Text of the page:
KU School of Nursing researcher Jamie Myers searches for answers to “chemo-brain”

When cancer patients begin chemotherapy, most anticipate some side effects: fatigue, nausea, hair loss. But nearly three-quarters of them will experience a lesser known side effect: a kind of mental fog that happens during and after treatment, dubbed chemo-brain.

A patient who had been able to juggle many things in her head suddenly might be unable to remember her own phone number, keep track of her appointments, or recall her assistant’s first name, at least not without a lot more effort. For some patients, these symptoms persist for months and even years after treatment.

A decade ago, health care providers usually did not warn cancer patients about these cognitive changes. Patients’ complaints about their new mental haze were often chalked up to the fatigue that comes with treatment, leaving patients doubting themselves and coping with these symptoms without support—symptoms that can affect their quality of life and sometimes their employment.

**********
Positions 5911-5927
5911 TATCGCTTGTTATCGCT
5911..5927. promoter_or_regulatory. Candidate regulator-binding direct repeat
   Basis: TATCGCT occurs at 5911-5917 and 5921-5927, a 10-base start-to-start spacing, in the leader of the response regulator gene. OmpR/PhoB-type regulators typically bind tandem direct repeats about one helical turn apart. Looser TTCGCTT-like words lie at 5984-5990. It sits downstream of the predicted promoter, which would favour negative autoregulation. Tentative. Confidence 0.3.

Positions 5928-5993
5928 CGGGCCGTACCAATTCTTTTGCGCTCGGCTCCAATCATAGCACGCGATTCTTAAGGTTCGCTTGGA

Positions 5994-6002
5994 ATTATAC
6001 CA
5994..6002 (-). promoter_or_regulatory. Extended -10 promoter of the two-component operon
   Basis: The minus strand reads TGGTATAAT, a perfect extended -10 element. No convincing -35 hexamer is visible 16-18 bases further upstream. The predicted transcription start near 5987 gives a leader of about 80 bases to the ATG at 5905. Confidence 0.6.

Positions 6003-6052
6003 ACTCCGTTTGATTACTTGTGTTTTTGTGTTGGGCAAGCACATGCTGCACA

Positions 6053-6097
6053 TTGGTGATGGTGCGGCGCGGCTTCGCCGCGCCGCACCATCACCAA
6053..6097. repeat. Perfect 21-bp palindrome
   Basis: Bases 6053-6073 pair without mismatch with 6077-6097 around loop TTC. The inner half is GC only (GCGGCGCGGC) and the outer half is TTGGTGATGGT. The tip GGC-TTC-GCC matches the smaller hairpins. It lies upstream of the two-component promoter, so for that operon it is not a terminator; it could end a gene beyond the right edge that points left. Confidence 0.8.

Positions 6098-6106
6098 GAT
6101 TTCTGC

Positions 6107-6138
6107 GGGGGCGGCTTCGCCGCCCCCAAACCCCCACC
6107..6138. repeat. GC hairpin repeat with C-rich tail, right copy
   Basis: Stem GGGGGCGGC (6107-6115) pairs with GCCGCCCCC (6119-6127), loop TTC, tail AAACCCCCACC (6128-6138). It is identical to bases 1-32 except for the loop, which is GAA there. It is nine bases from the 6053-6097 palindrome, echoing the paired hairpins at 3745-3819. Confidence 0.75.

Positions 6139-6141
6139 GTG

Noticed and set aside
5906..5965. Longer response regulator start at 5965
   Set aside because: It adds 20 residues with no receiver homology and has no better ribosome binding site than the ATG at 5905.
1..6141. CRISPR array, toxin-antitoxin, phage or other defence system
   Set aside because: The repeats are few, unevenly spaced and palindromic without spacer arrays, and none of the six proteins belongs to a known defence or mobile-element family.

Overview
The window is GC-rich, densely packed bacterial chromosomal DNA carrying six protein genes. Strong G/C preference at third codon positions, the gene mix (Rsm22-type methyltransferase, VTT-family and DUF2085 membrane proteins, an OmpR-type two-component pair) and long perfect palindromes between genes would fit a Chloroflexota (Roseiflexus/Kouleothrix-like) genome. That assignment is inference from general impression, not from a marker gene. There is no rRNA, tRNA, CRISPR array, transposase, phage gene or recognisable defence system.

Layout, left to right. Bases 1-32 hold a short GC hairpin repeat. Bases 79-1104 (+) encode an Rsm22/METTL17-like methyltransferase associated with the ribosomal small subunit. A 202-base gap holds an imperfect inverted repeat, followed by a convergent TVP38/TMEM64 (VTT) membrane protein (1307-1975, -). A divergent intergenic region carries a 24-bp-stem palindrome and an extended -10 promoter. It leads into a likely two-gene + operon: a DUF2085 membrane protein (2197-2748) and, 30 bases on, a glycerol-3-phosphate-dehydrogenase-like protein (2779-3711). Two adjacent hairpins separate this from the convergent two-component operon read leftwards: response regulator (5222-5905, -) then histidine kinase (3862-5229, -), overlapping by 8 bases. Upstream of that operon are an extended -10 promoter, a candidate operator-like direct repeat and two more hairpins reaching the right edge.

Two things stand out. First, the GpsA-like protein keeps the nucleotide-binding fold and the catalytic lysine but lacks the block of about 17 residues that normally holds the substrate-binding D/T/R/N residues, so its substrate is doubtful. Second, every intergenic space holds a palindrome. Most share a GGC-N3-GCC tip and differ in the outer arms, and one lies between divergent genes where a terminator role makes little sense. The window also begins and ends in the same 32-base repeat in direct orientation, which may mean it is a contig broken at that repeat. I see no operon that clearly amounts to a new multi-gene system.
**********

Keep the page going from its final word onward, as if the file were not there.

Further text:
But now, thanks to the work of people like Jamie Myers, Ph.D., RN, research assistant professor at the University of Kansas School of Nursing and a researcher at the University of Kansas Cancer Center, chemo-brain is understood as its own condition, and cancer patients are routinely warned about possible cognitive difficulties: trouble recalling words, short-term memory loss, and difficulty concentrating and multi-tasking. “It used to be really frightening for patients, but now we're doing a better job of educating,” said Myers. “That whole validation piece of a patient’s experience is huge.”  

Learn more about how Dr. Myers has spent the last decade researching the prevalence, possible causes, management and treatment of chemo-brain.